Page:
such as a vehicle or infrastructure. V2X standards
are currently being defined and are expected to
operate using DSRC technology.
•TCU/Embedded Modem: The TCU, which
typically houses the embedded modem, provides an
Internet connection to the car based on a Cellular
connection using 2G, 3G or 4G.
•Infotainment: Infotainment system provides the
car with User Interface (UI) and
radio/entertainment/media functionality, giving the
driver the ability to connect over Wi-Fi or Bluetooth.
Technology External to the Vehicle
V2X DSRC Vehicle/Infrastructure
TCU 2G/3G/4G Telematics Services
Infotainment Bluetooth/Wi-Fi Smartphone/Home
Figure - Technology Chart
The previous paragraph discusses the hardware
that enables the connected car features. The following
paragraph will depict the wireless technology that
enables the connectivity between the modules inside and
outside the vehicle as shown in Figure 2:
•Dedicated Short Range Communication
(DSRC): is a short-range wireless communication
channel designed for automotive use. It utilizes the
5.9 GHz band .
•Cellular Network (3G, 4G): 3G and 4G are
mobile telecommunication technologies. They are
based on a set of standards used for mobile
communication that you must comply with for using
the services and networks .
•Wi-Fi: A local area wireless communicating
technology which uses the 2.4 GHz and 5 GHz band.
It is defined by the Wi-Fi Alliance and is based on
the IEEE 802.11 standards .
•Bluetooth: Short ranged, low powered radio
waves. It communicates on the 2.4-2.48 GHz band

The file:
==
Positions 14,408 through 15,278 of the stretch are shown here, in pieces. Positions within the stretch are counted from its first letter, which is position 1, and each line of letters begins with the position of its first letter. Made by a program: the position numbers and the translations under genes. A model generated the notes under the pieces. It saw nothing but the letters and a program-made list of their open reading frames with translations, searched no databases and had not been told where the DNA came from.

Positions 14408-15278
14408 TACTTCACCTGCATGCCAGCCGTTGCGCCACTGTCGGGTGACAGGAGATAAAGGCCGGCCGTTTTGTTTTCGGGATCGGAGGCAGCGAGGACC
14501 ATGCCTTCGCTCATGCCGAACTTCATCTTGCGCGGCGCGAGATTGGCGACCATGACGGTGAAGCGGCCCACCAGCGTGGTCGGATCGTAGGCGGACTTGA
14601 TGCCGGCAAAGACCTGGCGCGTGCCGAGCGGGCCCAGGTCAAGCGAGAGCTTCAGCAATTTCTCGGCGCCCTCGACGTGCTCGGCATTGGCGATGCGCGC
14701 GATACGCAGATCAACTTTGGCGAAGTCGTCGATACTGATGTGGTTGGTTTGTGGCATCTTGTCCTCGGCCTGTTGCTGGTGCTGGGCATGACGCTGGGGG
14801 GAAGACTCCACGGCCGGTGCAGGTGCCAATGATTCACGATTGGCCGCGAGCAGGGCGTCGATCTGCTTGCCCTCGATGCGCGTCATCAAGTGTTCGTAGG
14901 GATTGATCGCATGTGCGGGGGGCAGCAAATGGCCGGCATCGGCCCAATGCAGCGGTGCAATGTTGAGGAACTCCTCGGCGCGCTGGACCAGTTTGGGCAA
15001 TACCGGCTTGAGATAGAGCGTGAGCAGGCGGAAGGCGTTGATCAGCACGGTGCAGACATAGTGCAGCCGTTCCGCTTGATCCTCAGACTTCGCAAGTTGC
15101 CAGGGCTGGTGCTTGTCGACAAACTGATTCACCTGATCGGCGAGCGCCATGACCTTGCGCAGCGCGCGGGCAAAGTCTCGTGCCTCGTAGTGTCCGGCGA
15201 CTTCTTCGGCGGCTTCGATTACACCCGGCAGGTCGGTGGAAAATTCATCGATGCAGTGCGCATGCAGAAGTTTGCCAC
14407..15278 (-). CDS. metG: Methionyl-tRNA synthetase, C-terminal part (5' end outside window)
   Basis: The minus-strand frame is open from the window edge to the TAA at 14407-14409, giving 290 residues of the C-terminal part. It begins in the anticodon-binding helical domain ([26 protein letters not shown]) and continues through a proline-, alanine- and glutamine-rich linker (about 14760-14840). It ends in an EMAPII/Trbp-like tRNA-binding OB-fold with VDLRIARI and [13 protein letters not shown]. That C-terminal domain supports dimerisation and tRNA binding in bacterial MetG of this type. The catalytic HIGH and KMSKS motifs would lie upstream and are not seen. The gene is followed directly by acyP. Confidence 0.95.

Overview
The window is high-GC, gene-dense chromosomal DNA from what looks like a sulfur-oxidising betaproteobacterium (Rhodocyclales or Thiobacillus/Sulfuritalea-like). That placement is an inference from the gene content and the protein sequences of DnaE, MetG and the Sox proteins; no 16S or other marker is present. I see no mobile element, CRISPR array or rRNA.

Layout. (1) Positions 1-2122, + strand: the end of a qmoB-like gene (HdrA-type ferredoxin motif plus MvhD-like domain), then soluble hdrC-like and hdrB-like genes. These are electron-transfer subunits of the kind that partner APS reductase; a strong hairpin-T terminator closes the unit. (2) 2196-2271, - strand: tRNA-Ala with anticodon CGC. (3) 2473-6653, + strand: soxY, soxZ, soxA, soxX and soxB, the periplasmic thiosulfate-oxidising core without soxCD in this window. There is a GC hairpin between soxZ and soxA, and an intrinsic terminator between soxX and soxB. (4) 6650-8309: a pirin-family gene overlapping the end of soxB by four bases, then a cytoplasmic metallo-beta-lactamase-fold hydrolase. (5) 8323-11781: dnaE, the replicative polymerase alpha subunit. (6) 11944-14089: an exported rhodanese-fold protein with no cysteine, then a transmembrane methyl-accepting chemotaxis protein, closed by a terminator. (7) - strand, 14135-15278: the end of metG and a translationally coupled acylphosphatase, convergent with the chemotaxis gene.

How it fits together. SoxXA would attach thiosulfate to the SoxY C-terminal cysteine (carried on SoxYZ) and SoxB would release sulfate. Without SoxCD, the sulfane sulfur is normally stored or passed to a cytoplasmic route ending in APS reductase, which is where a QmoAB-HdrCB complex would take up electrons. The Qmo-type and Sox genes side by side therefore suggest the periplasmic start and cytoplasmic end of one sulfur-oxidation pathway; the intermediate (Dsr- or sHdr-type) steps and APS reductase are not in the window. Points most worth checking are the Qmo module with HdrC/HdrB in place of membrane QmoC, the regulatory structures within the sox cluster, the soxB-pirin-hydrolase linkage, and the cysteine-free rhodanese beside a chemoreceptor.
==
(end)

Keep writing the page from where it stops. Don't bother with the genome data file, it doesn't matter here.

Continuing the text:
•NFC: Near Field Communication (NFC),
operates at 13.56 MHz and transfers wireless data up
to 424 Kbits/s over a range of 4-10cm .
 CONNECTED CAR ARCHITECTURE ISSUES
The current state of the art shown in section II
consists of a distributed system. Many ECU’s are
dispersed around the vehicle’s Controller Area Network
(CAN) bus, communicating and triggering different
commands, with some utilizing the same technology.
Automakers usually source multiple Tier 1 suppliers to
develop and manufacture the different ECUs in the
vehicle. This has some political and manufacturing
reasoning. To achieve better pricing, one would need
multiple suppliers to bid on several products and
leverage other ECUs currently in the vehicle in exchange
for pricing on new ECUs. Moreover, in case of a Tier 1
supplier filing bankruptcy or having manufacturing
constrains, automakers would need to have other Tier 1
suppliers already sourced on other projects to be
educated enough about the automakers’ logistics and
manufacturing process to be competent enough to pick
up added work, when needed.
The previous paragraph discusses some of the
pros in a distributed and multi-sourced architecture. This
paragraph discussed some of the cons. Typically, a
standalone ECU consists of a printed circuit board
(PCB) that is populated with discrete components, RAM
and Flash memory, a processor that would handle the
heavy processing and a Vehicle Interface Processor
(VIP) that would handle the application logic and
interfacing to the vehicular CAN bus. This redundancy
of material and work is pricy and can cause latency,
communication and upgrade capability issues, not
including the hefty cost it takes to manufacture, validate
and ship each ECU from the respective manufacturing
plant. Furthermore, it takes companies’ considerable
amount of effort and resources to bring an Operating
System (OS) up to the required automotive standards,